Look at the newest Netbooks with the dual core Atom processors. +1 to maxing the RAM. +1 on the larger number of cells on the battery unless you want to be tied to an AC outlet.

    Notebook hard drive manufacturers have done an incredible design with locking the head when the unit is powered off. Definitely do a full shut down and wait for the heads to stop and be parked (15-30 seconds). They know how to protect themselves from usual abuse and bouncing around.

    Get a nice case (foam or neoprene) to help prevent any direct bouncing of the unit and scratches.

    Maybe you will want to look at a MiFi option from one of the major carriers on a monthly basis to provide connectivity, even though it might be slow, better than nothing.

    Good luck and good computing...

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  5. #65
    Dances With Sheep GREGFEELER's Avatar
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    Quote Originally Posted by Bezdelnik View Post
    Watch the RAM. 32 bit OS will only work up to 4 GB. 64 bit OS a lot more than you will want to purchase or can afford.
    Actually, 32-bit Windows OS's (XP, Vista, and Win7) will only recognize 3Gb of RAM.

    Look at the newest Netbooks with the dual core Atom processors. +1 to maxing the RAM. +1 on the larger number of cells on the battery unless you want to be tied to an AC outlet.
    These could be fun, but it sounds like they won't be out until in this quarter, so you'll need to be looking for the new product announcements.


    Good luck and good computing...

    Most of all --- Safe riding...

    +1
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  6. #66
    Dances With Sheep GREGFEELER's Avatar
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    Quote Originally Posted by marchyman View Post
    Netbooks are too under powered for anything more than reading mail and the web and the iPad would do that. A toughbook is probably overkill for most folks. I've commuted and traveled with a regular laptop (Toshiba, Thinkpads when they were still IBM, and Fujitsu machines) in a bike side case since the late 80s and have never had to to replace a machine for any other reason than a need for more processing power, memory, or disk space. That's likely why I don't like netbooks... why start out with an underpowered machine?
    For me the clue is in the name: "netbook". They are for just the things you mention. And, they have a real keyboard which the iPad doesn't. The other thing is size. My Acer Aspire One is so small it fits just about anywhere I want to put it. Also, because the dimensions are so small, the lid is more rigid than my ThinkPad and is more resistant to packing pressure pressing the screen against the keyboard. Finally - there's the battery life. I can get up to 7 hours on mine with judicuous use. When I'm on the road, it's email, word processing, spreadsheets (simple ones), PowerPoint, and web browsing, and the little Acer is "adequate" for my uses. YMMV.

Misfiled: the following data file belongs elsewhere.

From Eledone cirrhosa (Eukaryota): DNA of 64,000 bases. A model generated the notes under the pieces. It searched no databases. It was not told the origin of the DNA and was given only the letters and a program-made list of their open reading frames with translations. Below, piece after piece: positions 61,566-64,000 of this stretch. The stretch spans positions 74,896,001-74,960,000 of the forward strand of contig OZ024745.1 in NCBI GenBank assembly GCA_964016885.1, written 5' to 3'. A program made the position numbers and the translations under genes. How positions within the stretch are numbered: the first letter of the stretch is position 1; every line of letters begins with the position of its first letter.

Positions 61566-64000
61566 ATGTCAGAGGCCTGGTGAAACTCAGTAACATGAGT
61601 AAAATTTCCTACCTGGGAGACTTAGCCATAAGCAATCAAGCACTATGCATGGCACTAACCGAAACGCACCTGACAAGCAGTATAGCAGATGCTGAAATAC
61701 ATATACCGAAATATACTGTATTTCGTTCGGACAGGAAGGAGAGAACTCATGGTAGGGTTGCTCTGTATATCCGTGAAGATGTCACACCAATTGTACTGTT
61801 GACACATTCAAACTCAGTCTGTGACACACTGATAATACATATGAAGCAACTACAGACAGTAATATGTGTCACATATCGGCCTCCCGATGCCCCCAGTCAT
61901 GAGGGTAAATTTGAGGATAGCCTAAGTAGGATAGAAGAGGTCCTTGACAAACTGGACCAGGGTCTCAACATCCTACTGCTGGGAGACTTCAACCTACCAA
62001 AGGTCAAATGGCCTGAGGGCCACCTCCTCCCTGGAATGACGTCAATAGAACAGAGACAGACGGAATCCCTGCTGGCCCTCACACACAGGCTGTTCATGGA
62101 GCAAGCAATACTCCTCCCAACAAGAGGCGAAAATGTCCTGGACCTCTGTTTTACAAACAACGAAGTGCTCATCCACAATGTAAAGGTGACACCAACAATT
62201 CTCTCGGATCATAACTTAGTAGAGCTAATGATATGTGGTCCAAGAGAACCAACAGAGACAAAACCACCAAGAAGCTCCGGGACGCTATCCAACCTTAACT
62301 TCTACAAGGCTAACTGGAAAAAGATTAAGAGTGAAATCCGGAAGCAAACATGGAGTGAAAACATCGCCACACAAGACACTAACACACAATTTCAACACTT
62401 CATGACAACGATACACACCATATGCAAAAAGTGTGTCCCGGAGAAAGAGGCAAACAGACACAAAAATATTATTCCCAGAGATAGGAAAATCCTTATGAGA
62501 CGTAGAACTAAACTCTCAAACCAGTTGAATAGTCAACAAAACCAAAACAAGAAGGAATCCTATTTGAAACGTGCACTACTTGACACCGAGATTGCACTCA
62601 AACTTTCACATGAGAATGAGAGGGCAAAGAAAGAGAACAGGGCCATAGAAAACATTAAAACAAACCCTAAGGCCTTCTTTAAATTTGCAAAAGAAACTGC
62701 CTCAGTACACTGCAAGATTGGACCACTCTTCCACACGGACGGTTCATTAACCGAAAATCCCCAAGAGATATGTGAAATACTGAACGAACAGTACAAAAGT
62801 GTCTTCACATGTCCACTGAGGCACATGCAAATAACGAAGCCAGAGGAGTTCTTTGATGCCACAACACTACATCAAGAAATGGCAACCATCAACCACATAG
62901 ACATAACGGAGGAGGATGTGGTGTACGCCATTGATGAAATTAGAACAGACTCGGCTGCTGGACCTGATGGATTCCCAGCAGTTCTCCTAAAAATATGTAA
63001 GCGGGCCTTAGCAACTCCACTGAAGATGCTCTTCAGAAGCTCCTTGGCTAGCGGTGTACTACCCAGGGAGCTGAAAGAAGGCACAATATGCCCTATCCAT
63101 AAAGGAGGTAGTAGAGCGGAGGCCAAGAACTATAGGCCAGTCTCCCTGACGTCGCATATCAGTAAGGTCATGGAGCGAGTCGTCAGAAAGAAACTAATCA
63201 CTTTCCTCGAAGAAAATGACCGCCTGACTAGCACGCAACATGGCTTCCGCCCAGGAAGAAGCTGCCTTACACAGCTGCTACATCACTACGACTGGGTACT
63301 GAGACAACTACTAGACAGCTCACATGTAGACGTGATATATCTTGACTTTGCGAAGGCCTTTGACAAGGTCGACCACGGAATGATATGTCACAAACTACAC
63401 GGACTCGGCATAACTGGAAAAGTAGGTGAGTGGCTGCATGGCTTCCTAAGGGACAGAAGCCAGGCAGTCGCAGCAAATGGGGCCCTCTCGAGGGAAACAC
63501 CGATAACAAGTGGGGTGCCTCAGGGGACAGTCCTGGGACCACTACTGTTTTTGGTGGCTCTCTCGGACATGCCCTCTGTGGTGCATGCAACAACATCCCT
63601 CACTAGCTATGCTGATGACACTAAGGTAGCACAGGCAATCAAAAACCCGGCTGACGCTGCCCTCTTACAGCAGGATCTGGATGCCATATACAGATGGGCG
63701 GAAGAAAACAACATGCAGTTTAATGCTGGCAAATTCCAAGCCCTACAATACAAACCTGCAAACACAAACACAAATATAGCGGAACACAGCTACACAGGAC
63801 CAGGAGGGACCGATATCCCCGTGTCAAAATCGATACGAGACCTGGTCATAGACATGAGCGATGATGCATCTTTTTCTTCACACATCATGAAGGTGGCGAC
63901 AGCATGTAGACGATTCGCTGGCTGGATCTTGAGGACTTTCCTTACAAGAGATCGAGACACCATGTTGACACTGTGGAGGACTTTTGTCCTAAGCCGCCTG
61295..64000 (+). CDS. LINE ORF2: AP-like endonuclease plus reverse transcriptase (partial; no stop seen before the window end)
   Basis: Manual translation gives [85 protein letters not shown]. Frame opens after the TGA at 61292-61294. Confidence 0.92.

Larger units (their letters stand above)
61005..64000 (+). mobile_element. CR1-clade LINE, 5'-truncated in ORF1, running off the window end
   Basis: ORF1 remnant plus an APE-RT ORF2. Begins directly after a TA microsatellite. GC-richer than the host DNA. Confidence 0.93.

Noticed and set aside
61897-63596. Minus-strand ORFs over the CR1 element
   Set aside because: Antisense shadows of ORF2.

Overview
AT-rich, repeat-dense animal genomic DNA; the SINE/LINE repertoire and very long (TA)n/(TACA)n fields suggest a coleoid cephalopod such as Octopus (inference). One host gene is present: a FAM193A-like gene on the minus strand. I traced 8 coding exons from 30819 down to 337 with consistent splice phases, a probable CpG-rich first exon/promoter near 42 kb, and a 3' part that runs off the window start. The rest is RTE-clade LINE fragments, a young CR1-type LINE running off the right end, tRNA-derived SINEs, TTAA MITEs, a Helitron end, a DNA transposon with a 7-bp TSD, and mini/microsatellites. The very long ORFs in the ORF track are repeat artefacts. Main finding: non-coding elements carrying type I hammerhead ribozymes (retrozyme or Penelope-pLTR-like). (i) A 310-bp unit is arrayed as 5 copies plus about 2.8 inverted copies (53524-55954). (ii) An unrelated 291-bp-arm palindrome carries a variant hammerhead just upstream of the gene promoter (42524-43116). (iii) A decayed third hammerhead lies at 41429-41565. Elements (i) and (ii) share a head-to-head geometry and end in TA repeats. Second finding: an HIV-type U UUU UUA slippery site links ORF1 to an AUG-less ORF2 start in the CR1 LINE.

Greg Feeler
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    1972 R75/5, 1990 K75, 1990 K1, 1992 K75S, 2003 K1200RS

  7. #67
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    Acer

    The only gripe I have heard about the Acer line is that if any service work needs to be done is that you have to send it back to the homeland for repairs. This will cause a long turn around time. No remote service or parts.

    My Win 7 sees all 4 GB, but the XP and Vista only saw 3 GB. Ugh...
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  8. #68
    Dances With Sheep GREGFEELER's Avatar
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    Quote Originally Posted by Bezdelnik View Post
    The only gripe I have heard about the Acer line is that if any service work needs to be done is that you have to send it back to the homeland for repairs. This will cause a long turn around time. No remote service or parts.

    My Win 7 sees all 4 GB, but the XP and Vista only saw 3 GB. Ugh...
    I don't know about the Acer repair question, although I tend to doubt that - Acer does a lot of business in the U.S. and it would seem they would need "local" service. However, I do stand corrected on the memory access for Windows 7 - all 32-bit versions (other than Starter) are rated to access 4Gb.
    Greg Feeler
    BMW MOA Director & Ambassador
    1972 R75/5, 1990 K75, 1990 K1, 1992 K75S, 2003 K1200RS